that Ohio’s students simply can’t afford lost instructional time; if anything,
the Buckeye State should be moving in the opposite
direction – to lengthen the instructional time available to students. No
one’s arguing that districts in the midst of a snowstorm can’t cancel school,
just that they should make up instructional time beyond three excused days.
Rep. Carey said that justifications for the bill included “safety
and financial concerns” (Gongwer News;
subscription required) but excusing two extra calamity days does nothing to
save money, as teachers and principals are still paid for missed days. If anything,
it’s wasteful budgeting and lost learning opportunities for children.
Changes to K-12 governance give Kasich major ed reform opportunity
By Emmy L. Partin
Education reform is moving fast in Ohio, and a sudden
membership shuffle on the State Board of Education has given Governor Kasich the
opportunity to ramp up the pace further, putting his imprint on the state’s
schools much faster than his predecessors.
The Ohio House will begin hearings this evening on several
pieces of education legislation (see the article above), and the Senate is
expected to follow suit next week. While Governor Kasich isn’t likely to unveil
his full education platform until he introduces his biennial budget proposal in
mid-March, at minimum he is certain to dismantle the evidence-based school funding
model, expand school choice options, and revamp Ohio’s public sector collective
bargaining laws, including those that affect local teacher and school employee
But whether serious education reforms will be achieved (and
sustained) depends on more than just the governor’s and lawmakers’ best ideas
and intentions. Success also depends on how well the reforms are implemented,
which in turn depends greatly on the governance structure and leadership of
education at the state level. In other sectors of state government, the
governor appoints agency heads and has fairly broad control over policy
implementation. Education is a different beast altogether.
The Ohio Department of Education, responsible for
implementing state education laws and policies, is technically independent from
the governor. Instead, ODE and its chief, the state superintendent of public
instruction, answer to the State Board of Education, a 19-member partially elected,
partially appointed body. The complex arrangement is a compromise from the
Voinovich era intended to at once give the governor some control over K-12
education while still buffering the sector from frequently changing political winds.
The result is a messy and often times ineffective governance structure.
Governor Strickland agreed as much in 2008 when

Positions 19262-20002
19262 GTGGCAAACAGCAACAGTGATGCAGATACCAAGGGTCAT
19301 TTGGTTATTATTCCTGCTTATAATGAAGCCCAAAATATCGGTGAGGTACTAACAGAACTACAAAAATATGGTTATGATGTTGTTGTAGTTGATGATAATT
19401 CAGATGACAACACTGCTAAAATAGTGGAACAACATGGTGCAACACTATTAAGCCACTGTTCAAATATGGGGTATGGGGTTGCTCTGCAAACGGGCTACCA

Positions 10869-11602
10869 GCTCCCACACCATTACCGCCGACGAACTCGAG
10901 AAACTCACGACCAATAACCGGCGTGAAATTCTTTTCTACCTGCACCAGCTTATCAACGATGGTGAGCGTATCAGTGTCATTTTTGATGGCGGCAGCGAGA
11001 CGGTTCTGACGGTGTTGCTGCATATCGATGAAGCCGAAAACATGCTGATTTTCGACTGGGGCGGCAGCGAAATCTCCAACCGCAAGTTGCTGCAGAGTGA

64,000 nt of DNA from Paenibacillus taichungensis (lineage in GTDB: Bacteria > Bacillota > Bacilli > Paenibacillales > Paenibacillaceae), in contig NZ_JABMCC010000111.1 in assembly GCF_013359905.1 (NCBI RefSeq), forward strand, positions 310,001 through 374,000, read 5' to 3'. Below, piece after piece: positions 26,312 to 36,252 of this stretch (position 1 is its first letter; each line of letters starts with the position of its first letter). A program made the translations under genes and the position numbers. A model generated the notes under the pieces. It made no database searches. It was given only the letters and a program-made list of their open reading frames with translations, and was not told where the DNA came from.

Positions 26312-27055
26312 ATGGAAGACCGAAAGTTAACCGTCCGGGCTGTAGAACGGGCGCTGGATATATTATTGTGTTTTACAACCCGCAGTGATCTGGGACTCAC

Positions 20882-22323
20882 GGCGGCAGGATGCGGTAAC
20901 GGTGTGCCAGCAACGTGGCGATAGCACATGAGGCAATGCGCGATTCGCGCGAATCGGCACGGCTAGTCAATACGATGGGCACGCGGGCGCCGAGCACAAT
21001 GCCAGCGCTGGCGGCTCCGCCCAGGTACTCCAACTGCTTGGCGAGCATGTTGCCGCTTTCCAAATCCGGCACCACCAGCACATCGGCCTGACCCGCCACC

he announced his intent to appoint a “director of education” to serve on
his cabinet and take on many of the responsibilities of the state superintendent
and state board of education. The idea went nowhere but such a power grab isn’t
unprecedented. In 2007, Strickland made a similar move to gain more control
over higher education. House
Bill 2, which passed with broad bipartisan support, made the Chancellor of
the Ohio Board of Regents a governor-appointed position and gave most of the
power held by the board, which previously governed Ohio’s system of public
colleges and universities, to the Chancellor. The board was relegated to an
advisory role. Few argue that arrangement hasn’t served Ohio well. In other
states, governors have made similar moves in K-12 education. Massachusetts’
Governor Deval Patrick appointed
a cabinet-level education secretary in 2008, and Washington’s Governor
Christine Gregoire is seeking
to establish a similar position in the Evergreen State.
Coming off of November’s election, most observers thought
Kasich would need to make a similar move and put in place his own education “czar.”
This person would usurp power from a State Board of Education that was seen as
hostile, or at best not receptive, to the sorts of education reform ideas
coming from the governor-elect.
What a difference two months makes. Kasich now has a number
of options when it comes to the optimal education governance arrangement for
putting his reform plans into action.
Thanks to power politics in the Ohio Senate, Kasich found
members to the State Board of Education just a week after taking office.
(In contrast, it wasn’t till after two years in office that Governor Strickland
could appoint enough members to get the board to his liking.) Now the governor
has options beyond creating an “education czar,” including:
- With a Republican-led State Board of Education
that appears largely in-line with him, Governor Kasich could leave the current
governance structure in place, and even the current ODE leadership. The board holds
sufficient power to exert pressure on Superintendent Deborah Delisle and her
top staffers to help, rather than hinder, the governor’s reform agenda.
- Alternately, Governor Kasich and the board could